Patient involvement in Health Technology Assessment in Europe - An interim report on EPF survey with HTA Agencies
EPF is pleased to launch the report on EPF’s survey with HTA agencies on ‘Patient involvement in Health Technology Assessment in Europe’, which we had briefly presented in the previous Mailing issue.
Patient involvement in Health Technology Assessment (HTA) is still in its infancy even though several efforts have been initiated in the recent years. Many patients’ organisations called for support to be meaningfully involved in HTA processes in the EPF HTA Seminar in 2010. This is an interim report of the main results obtained from the survey with HTA agencies in Europe that EPF conducted between November 2010 and February 2011 as a part of its wider research to address some of the issues in patient involvement in HTA. 40 out of 50 HTA agencies completed the survey from as many as 23 European countries. The type and level of patient involvement is diverse in these countries, which is a reflection of their different rationale, motivation and approach.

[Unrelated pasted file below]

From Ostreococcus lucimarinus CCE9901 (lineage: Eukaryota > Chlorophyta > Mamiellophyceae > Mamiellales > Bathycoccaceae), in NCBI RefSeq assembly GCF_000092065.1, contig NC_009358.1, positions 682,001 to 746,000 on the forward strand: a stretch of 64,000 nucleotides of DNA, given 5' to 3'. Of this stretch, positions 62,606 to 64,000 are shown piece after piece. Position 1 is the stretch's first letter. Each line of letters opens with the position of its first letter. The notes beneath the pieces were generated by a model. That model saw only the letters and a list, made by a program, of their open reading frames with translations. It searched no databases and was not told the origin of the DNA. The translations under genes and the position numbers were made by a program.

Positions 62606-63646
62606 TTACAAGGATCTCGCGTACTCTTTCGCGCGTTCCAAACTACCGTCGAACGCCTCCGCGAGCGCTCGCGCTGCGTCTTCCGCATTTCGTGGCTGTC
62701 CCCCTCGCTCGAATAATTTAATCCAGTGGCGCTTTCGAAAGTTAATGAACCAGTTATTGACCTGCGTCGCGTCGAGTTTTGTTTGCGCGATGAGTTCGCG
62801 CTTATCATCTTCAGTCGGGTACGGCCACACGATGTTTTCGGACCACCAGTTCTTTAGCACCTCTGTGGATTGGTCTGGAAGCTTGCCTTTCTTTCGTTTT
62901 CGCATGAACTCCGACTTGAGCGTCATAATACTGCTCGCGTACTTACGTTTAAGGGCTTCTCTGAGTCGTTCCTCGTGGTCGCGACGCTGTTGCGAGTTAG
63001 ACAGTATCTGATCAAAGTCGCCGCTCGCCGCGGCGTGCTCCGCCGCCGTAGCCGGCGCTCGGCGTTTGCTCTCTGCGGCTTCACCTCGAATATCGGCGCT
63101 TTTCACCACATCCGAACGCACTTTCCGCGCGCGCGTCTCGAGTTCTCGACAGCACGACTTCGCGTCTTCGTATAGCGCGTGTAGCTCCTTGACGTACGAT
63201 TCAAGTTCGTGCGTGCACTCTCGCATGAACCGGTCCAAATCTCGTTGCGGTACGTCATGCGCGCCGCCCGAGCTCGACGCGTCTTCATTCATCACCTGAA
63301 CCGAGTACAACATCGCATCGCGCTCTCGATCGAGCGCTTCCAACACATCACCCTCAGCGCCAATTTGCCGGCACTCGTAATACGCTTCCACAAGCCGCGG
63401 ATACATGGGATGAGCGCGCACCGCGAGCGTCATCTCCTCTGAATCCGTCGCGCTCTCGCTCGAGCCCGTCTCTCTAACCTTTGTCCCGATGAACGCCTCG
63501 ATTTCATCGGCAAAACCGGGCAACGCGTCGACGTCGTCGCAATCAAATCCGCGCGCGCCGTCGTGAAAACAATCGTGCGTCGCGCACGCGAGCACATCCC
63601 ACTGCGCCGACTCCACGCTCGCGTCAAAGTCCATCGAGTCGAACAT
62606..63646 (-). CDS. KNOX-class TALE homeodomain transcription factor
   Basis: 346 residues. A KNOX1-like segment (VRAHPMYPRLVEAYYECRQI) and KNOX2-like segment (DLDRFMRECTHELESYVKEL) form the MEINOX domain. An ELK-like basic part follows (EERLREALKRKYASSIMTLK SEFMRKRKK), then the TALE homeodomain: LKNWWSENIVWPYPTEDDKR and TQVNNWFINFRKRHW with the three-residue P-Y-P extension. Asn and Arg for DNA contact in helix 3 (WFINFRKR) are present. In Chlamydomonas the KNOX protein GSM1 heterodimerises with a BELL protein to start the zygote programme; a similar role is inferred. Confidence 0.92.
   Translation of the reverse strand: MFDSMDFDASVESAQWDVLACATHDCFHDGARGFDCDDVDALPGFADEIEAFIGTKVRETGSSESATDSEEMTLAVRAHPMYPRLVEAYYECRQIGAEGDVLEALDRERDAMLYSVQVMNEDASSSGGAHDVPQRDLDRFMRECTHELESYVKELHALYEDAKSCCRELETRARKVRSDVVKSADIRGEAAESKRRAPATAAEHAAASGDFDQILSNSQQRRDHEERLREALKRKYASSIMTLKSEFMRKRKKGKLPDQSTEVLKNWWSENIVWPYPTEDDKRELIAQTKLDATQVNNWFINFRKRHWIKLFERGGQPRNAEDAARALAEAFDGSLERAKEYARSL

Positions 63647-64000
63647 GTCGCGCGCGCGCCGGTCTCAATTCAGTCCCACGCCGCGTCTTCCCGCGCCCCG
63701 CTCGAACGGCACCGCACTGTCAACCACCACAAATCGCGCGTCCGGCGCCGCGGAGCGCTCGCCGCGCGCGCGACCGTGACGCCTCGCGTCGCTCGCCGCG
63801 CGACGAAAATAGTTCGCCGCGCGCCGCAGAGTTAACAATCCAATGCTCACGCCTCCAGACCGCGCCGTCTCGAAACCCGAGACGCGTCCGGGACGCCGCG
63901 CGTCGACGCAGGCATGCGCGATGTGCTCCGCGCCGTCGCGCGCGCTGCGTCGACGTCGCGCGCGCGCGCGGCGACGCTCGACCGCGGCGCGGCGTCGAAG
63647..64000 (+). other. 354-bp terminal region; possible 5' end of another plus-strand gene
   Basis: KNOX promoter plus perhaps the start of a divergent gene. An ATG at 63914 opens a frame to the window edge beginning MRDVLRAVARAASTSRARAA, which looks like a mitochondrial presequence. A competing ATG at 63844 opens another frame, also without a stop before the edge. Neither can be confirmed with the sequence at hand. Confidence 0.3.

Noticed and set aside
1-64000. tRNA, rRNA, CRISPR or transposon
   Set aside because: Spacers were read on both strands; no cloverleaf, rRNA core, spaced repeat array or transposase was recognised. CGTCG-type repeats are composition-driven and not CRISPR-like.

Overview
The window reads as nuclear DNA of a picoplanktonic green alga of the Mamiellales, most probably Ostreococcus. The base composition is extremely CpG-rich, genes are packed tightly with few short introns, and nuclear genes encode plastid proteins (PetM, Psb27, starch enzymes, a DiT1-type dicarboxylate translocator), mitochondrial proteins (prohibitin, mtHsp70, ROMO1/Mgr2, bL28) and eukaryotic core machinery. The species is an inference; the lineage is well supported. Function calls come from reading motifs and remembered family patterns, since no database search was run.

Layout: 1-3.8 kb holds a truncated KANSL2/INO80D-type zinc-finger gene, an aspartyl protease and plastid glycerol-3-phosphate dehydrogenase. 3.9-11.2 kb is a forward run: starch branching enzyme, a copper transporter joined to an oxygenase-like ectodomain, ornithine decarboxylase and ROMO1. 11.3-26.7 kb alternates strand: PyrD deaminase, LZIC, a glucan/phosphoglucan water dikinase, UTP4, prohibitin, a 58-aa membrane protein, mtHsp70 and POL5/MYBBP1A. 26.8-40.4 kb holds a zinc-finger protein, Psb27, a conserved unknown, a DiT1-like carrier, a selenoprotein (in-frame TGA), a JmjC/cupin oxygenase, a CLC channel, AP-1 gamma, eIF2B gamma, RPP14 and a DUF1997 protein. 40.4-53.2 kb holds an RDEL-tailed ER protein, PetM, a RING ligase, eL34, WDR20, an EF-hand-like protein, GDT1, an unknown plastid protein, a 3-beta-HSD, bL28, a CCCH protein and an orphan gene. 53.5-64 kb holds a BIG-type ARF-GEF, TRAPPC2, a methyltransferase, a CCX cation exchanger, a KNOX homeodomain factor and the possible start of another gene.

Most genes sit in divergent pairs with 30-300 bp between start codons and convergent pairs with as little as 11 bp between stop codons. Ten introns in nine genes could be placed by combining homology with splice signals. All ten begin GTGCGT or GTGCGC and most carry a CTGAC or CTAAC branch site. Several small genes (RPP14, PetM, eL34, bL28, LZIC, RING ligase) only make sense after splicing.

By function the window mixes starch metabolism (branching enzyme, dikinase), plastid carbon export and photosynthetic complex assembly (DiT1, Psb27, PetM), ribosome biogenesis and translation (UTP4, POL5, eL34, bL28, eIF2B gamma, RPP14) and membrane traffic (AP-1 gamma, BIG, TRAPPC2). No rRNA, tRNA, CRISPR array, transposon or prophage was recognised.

Very few HTA agencies currently involve and integrate patients’ perspectives in their reports and conduct formal evaluation of the impact of patient involvement in HTA. Apart from financial resource constraints the main challenges are perceived to be the lack of capacity, time and good methodologies to involve patients. Above all knowing the exact stage of HTA where patient engagement is needed or is most useful is still under debate. The last phases of HTA (external review, and diffusion and dissemination) accommodate some patient involvement but there is no or low involvement in the first few phases of HTA (identification, filtration, prioritization). The respondents have expressed that they would ideally like to improve patient involvement in the first phases of HTA.
The agencies mainly use easy-to-read HTA summaries to facilitate patient involvement, but they need to improve other means of facilitation such as education and training programmes and holding public conferences, seminars and workshops. They have provided some recommendations to patients’ organisations on how to get involved in HTA and they suggest that the latter would need to start by first understanding the principles of HTA and then being pro-active to identify ways and means to get involved. Above all patients’ organisations have to be vigilant and flexible to rising opportunities. They have to demand transparency in decision-making and a legal framework for patient involvement in HTA.
The perspective of patients’ organisations and decision-makers will be collected in the next phase of EPF research on patient involvement in HTA planned for the period April-July 2011.
The three pieces of work will complement each other and will be integrated into a final report.